Egypt: Foreign Minister Ahmed Maher said, "I don't think anyone will be sad over Saddam Hussein. His arrest does not change the fact that his regime was finished, and it is the natural consequence of the regime's fall. The Iraqi regime had harmed the Iraqi people, and had pulled the Arab region into several storms."
Iran: Vice President Mohammad-Ali Abtahi expressed satisfaction, stating, "I am happy they have arrested a criminal, whoever it may be, and I am even more happy, because it is a criminal who committed so many crimes against Iranians." Iran joined the call for justice, adding, "Iranians have suffered much, because of him, and [the] mass graves in Iraq prove the crimes he has committed against the Iraqi people".
Jordan: The government spokeswoman said they hoped that a page has been turned and that the Iraqi people would be able to assume their responsibilities as soon as possible and build their future according to their will. The first and last word concerning the capture of Saddam Hussein or his fate must be given to the Iraqi people.
Kuwait: Information Minister Mohammed Abulhassan said, "Thank God that he has been captured alive, so he can be tried for the heinous crimes he has committed. Kuwait today feels more relaxed, and assured, after the departure of this tyrant, and, after all, are certain now that he will never return. The Kuwaiti people are happy for the Iraqi people; it is the end of the rule of tyranny. Saddam's capture is a turning point and an opportunity for Iraqis to unite."
Lebanon" The country was tense at news of the U.S. capture of Saddam Hussein at the weekend; people were surprised by how easily he was captured, however, it did not equal a U.S. military victory. "The capture of Saddam will not save the U.S. from the world's condemnation for supporting the greater enemy, Israeli P.M. Ariel Sharon", said Selim Al-Hoss, ex-Lebanese Prime Minister.
Palestinian Authority: Palestinian President Yasser Arafat's government had no comment, however Abdel-Aziz al-Rantissi, a senior Hamas leader, said the U.S. would "pay a very high price for the mistake" of capturing Saddam Hussein. Following Saddam's capture, the climate among Palestinians was disbelief and gloom.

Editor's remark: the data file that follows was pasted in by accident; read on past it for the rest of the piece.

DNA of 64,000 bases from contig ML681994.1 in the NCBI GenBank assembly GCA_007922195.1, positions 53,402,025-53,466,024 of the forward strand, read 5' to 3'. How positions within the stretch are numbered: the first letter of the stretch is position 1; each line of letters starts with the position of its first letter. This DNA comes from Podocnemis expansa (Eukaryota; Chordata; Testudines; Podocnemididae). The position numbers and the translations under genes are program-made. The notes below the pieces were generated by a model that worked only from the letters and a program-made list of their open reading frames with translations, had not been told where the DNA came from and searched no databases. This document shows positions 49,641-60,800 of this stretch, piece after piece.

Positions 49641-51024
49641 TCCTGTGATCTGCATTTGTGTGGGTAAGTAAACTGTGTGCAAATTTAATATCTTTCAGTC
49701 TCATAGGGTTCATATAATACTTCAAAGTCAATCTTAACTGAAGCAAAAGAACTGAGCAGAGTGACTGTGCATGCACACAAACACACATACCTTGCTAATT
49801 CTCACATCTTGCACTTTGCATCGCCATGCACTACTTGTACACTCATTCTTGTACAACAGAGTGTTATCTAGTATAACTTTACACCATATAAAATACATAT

Syria: Syrian Information Minister Ahmad al-Hassan advised Syria's position on Iraq was not based on the fate of individuals. We want an Iraq that preserves its territorial integrity, its unity and its sovereignty.
Bangladesh: Foreign Minister Morshed Khan was quoted as saying, "We hope this will pave the way for the Iraqi people to have a government of their own, a government by the people and for the people of Iraq."
People's Republic of China: Foreign Ministry spokesman Liu Jianchao hoped that the latest development of the situation in Iraq was conducive to the Iraqi people taking their destiny into their own hands, and to realising peace and stability in Iraq.
Hong Kong: Sing Tao Daily editorialized: "The desperate capture of Iraqi former president Saddam symbolizes the bad fate of a corrupt dictator and also the best Christmas present this year for US President George Bush, but for the Iraqis who have undergone a baptism of fire in the war, the days of peace are still far away, and the road of reconstruction is as long and arduous as before." South China Morning Post editorialized: "With Hussein's capture, Iraqis can at last begin to close this brutal and tragic chapter in their history."
India: The Indian government's response to the capture of Saddam Hussein was measured and guarded. When Secretary of State Colin Powell called Foreign Minister Yashwant Sinha on Monday to discuss the capture of Saddam, whom Washington had named a tyrant, Sinha is said to have reacted in a manner that did not echo the effusion flowing from the rest of the world. In the words of an official with the foreign ministry, Sinha "maintained a stiff upper lip".
Sinha, in his brief conversation with Powell, merely expressed hope that such developments would contribute to the stabilization of Iraq. Powell told Sinha that the capture would bring "a change in the existing situation and lead to greater respect for the Iraqi Governing Council."
Indonesia: In Indonesia, the world's most populous Muslim nation, the reaction was muted. Foreign Ministry spokesman Marty Natalegawa says the arrest of the former Iraqi president had not changed how Indonesia felt about the situation in Iraq. Indonesia's leaders strongly opposed the U-S-led invasion of Iraq. Indonesian leaders also said they hoped the capture of Saddam Hussein would help bring peace to Iraq and return control of the country back to its citizens.
An Indonesian sentenced to death in 2002 Bali bombings agreed, saying Muslim militants would continue the fight against America.
"Even if 1,001 Saddam Husseins were arrested it would not weaken our struggle," Ali Ghufron shouted to reporters as he left a court on the resort island.